Drive: The Surprising Truth About What Motivates Us by Daniel H. Pink: It used to be (way back when) that we were motivated solely by the desire survival. Later, as we evolved, our prime motivators became the seeking of rewards and the avoidance of punishment. Scientist across multiple fields are advising that we’ve now come to a third iteration of motivation…unfortunately, our businesses are still built on the last one.
Pink’s book explores the tests and experiments that have led scientist to identify the three key aspects of this “third level” of motivation: autonomy, master and purpose. He then breaks each one down to fully explain it, reveal how it’s not being utilized in most businesses and then reveal how a few innovative businesses are utilizing it; usually to phenomenal results.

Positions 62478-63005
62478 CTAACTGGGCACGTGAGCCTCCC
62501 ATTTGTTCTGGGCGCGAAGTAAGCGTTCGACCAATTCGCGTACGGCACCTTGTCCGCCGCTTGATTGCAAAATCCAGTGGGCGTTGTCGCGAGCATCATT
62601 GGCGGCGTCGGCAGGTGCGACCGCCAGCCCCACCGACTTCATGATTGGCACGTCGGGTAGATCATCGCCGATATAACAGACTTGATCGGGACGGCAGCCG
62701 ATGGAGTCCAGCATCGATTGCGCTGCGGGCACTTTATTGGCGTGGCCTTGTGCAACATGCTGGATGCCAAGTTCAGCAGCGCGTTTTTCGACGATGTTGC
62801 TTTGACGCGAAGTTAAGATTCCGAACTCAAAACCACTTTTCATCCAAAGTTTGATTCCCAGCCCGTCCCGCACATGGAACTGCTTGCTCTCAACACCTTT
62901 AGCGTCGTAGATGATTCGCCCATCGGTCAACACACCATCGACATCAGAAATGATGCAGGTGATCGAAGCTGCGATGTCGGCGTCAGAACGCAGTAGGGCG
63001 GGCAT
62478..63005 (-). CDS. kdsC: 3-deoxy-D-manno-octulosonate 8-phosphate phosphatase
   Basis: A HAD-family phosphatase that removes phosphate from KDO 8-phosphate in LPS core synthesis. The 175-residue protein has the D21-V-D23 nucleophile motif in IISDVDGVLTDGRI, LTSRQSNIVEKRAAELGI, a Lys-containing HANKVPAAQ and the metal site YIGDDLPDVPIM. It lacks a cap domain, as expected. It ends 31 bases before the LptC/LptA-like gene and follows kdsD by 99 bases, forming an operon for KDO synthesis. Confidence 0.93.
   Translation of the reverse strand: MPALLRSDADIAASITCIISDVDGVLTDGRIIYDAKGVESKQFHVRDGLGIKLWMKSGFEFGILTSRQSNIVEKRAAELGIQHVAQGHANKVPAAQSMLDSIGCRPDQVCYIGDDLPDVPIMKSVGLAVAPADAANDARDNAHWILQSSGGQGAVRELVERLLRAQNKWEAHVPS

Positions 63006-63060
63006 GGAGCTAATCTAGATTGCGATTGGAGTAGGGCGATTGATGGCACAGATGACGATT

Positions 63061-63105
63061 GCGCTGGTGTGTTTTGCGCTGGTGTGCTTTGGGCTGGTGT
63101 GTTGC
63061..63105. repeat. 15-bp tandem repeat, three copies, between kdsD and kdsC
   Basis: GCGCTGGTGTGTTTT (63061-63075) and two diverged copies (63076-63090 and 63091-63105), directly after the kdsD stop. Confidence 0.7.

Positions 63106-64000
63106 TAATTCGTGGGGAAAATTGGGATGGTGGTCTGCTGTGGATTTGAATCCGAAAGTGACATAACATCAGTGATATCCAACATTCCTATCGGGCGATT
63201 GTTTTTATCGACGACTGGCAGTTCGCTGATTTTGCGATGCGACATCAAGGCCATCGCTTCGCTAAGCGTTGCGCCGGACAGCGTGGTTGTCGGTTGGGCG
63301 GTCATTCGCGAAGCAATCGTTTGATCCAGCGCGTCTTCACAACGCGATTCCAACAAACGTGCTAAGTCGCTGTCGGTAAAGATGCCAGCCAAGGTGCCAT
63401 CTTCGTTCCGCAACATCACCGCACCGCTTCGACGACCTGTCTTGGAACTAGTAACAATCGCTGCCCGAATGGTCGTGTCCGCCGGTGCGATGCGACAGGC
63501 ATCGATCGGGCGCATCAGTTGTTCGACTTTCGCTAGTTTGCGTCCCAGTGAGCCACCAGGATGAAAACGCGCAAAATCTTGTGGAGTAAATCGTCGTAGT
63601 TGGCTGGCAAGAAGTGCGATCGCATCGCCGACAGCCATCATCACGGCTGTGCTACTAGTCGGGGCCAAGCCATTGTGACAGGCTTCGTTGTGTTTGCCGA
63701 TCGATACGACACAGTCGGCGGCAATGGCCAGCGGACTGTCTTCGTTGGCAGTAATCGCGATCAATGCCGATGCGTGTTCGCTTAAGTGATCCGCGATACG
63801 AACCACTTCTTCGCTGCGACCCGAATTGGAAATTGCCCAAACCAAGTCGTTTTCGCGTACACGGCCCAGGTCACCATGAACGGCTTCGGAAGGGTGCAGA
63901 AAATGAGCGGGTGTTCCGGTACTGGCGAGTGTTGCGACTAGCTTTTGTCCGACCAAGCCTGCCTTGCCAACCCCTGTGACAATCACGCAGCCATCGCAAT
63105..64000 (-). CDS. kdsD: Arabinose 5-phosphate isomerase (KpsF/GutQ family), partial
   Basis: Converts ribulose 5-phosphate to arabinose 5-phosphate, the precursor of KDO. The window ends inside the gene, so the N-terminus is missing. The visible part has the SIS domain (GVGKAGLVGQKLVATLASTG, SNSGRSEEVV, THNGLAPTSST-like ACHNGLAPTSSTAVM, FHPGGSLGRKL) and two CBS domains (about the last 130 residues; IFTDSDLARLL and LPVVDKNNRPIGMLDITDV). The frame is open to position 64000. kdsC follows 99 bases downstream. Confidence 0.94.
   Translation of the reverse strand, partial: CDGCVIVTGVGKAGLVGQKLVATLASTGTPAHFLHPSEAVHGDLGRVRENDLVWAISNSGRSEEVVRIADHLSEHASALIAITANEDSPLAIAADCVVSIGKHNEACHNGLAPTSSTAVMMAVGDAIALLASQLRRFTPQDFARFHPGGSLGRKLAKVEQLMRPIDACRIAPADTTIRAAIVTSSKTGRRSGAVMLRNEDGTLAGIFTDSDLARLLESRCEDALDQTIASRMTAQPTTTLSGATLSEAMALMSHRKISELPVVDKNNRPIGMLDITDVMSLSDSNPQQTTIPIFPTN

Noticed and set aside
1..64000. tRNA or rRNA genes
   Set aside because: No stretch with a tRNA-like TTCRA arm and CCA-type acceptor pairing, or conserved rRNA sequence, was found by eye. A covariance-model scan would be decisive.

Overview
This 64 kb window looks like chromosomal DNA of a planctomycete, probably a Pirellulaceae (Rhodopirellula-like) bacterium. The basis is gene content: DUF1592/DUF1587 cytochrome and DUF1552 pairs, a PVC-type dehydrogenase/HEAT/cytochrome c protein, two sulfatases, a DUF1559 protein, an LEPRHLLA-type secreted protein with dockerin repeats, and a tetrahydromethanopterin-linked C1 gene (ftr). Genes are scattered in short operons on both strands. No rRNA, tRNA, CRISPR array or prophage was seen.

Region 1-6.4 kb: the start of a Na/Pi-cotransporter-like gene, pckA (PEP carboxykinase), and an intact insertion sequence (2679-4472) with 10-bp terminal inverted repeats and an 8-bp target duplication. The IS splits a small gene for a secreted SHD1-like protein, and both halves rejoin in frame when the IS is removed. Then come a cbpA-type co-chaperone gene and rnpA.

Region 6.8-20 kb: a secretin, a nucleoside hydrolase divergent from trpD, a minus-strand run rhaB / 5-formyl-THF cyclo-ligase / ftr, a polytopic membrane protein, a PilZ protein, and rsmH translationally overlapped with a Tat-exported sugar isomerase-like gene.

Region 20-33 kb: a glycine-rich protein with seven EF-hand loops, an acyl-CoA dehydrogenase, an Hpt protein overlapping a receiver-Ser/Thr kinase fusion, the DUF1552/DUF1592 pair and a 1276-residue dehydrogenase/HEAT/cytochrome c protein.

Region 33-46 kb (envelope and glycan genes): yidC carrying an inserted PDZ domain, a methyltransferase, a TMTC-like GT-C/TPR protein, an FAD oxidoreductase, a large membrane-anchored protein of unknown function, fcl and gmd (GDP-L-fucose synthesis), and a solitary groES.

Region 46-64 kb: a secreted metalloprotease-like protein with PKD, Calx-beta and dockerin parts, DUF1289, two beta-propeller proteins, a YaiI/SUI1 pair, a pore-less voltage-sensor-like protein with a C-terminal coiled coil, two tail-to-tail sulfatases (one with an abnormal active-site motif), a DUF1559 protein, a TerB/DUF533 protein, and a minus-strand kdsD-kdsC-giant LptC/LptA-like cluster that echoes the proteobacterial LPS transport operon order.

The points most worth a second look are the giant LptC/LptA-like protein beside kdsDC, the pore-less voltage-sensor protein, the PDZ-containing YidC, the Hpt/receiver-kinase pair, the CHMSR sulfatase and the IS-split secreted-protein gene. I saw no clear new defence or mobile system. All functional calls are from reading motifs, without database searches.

The crux of this book is really a paradigm shift in business that, when presented in this way, rings true to the reader and yet astonishes with how the reader would still assume the exact opposite to be true in business life. A worker may say, “I’m happier at work when I have control of my own projects and feel challenged.” Yet, this same worker will often look first to higher compensation for greater job satisfaction.
At the end of the book, Pink offer sections about putting these revelations into practical use for workers, bosses, businesses and parents. This section, too, is eye opening about what traditional external motivators we take for granted and what changes should be made. “Getting good grades” has never been a good motivator for students, and yet this is the most prevalent and socially-enforced method of motivating them.
Pink’s book is relatively short (and one gets the impression that the Recap, Glossary and Discussion Guide were recommended by the publisher to bump up the page count), but full of thought-provoking concepts and propositions well worth anyone’s reading time.